What do you picture when you hear the term "corporate lawyer?" Is it a man or woman in a nice suit, carrying a briefcase, walking swiftly up the stairs of a stately government building? While many of us are able to conjure up an image of what we think a corporate lawyer looks like, not many of us can (accurately) imagine what a corporate lawyer actually does all day.
What Is the Role of a Corporate Lawyer?
The role of a corporate lawyer is to advise clients of their rights, responsibilities, and duties under the law.
When a corporate lawyer is hired by a corporation, the lawyer represents the corporate entity, not its shareholders or employees. This may be a confusing concept to grasp until you learn that a corporation is actually treated a lot like a person under the law.
A corporation is a legal entity that is created under state law, usually for the purpose of conducting business. A corporation is treated as a unique entity or "person" under the law, separate from its owners or shareholders.
Corporate law includes all of the legal issues that surround a corporation, which are many because corporations are subject to complex state and federal regulations. Most states require corporations to hold regular meetings, such as annual shareholder meetings, along with other requirements.
Corporate lawyers make sure corporations are in compliance with these rules, while taking on other types of work.
What Type of Work Do Corporate Lawyers Do?
Contrary to popular belief, most corporate lawyers rarely step foot in courtrooms. Instead, most of the work they do is considered "transactional" in nature. That means they spend most of their time helping a corporation to avoid litigation.
More specifically, corporate lawyers may spend their time on:
- Contracts: Reviewing, drafting, and negotiating legally-binding agreements on behalf of the corporation, which could involve everything from lease agreements to multi-billion dollar acquisitions
- Mergers and acquisitions (M&A): Conducting due diligence, negotiating, drafting, and generally overseeing "deals" that involve a corporation "merging" with another company or "acquiring" (purchasing) another company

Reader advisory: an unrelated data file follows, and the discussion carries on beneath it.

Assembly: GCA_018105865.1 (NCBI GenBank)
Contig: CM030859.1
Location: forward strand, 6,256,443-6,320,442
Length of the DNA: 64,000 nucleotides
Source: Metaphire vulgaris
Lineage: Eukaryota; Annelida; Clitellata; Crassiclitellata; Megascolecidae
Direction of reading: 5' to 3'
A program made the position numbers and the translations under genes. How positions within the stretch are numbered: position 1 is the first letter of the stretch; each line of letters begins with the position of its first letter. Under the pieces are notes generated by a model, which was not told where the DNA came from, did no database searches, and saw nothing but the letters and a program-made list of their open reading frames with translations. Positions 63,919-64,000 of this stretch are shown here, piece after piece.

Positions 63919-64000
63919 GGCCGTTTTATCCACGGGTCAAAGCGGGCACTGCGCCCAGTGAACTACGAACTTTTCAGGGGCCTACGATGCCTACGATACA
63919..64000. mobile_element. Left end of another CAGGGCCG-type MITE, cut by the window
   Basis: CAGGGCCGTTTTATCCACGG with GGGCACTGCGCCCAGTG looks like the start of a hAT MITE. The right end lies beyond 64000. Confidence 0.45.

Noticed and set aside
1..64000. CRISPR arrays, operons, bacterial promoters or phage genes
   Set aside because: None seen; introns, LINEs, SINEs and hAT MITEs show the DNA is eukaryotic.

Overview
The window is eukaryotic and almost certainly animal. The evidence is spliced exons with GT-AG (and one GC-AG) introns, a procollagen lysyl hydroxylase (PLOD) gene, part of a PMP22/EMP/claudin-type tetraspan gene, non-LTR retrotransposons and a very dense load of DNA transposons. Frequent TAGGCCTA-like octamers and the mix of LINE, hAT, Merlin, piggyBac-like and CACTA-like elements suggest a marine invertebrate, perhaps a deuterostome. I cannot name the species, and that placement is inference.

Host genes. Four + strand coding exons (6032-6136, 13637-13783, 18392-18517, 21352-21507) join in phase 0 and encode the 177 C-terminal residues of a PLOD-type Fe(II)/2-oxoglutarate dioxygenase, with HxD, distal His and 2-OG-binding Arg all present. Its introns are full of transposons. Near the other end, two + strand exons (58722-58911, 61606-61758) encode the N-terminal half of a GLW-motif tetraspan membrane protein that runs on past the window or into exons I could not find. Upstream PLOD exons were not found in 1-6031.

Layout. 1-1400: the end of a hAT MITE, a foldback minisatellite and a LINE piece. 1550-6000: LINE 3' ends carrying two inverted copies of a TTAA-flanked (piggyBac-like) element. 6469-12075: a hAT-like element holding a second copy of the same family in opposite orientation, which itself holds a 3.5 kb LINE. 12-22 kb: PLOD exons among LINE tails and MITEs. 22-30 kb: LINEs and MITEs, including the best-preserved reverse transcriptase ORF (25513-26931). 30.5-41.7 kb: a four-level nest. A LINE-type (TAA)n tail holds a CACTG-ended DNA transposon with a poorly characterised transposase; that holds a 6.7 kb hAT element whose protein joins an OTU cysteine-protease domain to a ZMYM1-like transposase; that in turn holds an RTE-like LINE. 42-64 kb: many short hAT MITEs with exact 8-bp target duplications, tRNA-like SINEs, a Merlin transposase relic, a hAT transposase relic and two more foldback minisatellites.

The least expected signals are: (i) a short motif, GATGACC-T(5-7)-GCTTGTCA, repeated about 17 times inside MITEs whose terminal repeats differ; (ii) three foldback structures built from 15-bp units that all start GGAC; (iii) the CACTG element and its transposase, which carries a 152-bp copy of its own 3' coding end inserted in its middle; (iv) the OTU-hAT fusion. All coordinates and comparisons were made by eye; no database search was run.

- Corporate governance: Helping clients create the framework for how a firm is directed and controlled, such as by drafting articles of incorporation, creating bylaws, advising corporate directors and officers on their rights and responsibilities, and other policies used to manage the company
- Venture capital: Helping startup or existing corporations find capital to build or expand the business, which can involve either private or public financing
- Securities: Advising clients on securities law compliance, which involves the complex regulations aimed at preventing fraud, insider training, and market manipulation, as well as promoting transparency, within publicly-traded companies
In many cases, corporate lawyers work in large or mid-size law firms that have corporate law departments. Many corporate lawyers have specialties or areas of corporate law that they focus on such as M&A, venture capital, or securities.
Some corporate lawyers work in-house, and most large corporations have their own in-house legal departments. In-house corporate lawyers generally handle a wide variety of issues.
What Does Someone Need to Do to Become a Corporate Lawyer?
The path to becoming a corporate lawyer is not that different from the path to practicing another area of law. To become a corporate lawyer, one needs to attend law school to obtain a juris doctor (J.D.) degree and be licensed to practice law in their state.
Oftentimes, corporate lawyers have past work experience in business, but this is generally not required.
What Skills Do Corporate Lawyers Need?
Corporate lawyers should have excellent writing, communication, and negotiating skills because these skills are relied upon so heavily in day-to-day corporate law work.
Because corporate law is a diverse practice area that touches on many different transnational, regulatory, and business-related matters, it's important for a corporate lawyer to have the desire to learn about many different areas of law, unless they want to specialize in one niche area such as securities law.
Additionally, many corporate lawyers have multiple clients in different industries, which means they must be willing to learn the ins and outs of those unique industries.
Finally, corporate lawyers need the skills and wherewithal to reach out to other lawyers when they reach a specialized topic that they don't have experience with such as tax, ERISA, employment, or real estate.
When Might an Individual or Business Need Help From a Corporate Lawyer?
A corporate lawyer advises firms on how to comply with rules and laws, but that's only the beginning. In truth, any individual starting a business venture could benefit from a corporate lawyer. Why? Because a corporate lawyer can help you structure and plan your business for success, even if you end up going with a business structure other than a corporation.
It's always a good idea to have a lawyer on board to craft your business' managing documents, review contracts, and help you make other strategy decisions.
Of course, it's not always possible for smaller businesses (or even medium-sized businesses) to have a corporate lawyer on retainer, but one should be consulted when forming a business, when closing a business, and when problems arise, at the very least.
Consider meeting with a corporate lawyer in your area if you are starting a business venture or need advice on anything else related to business transactions or planning.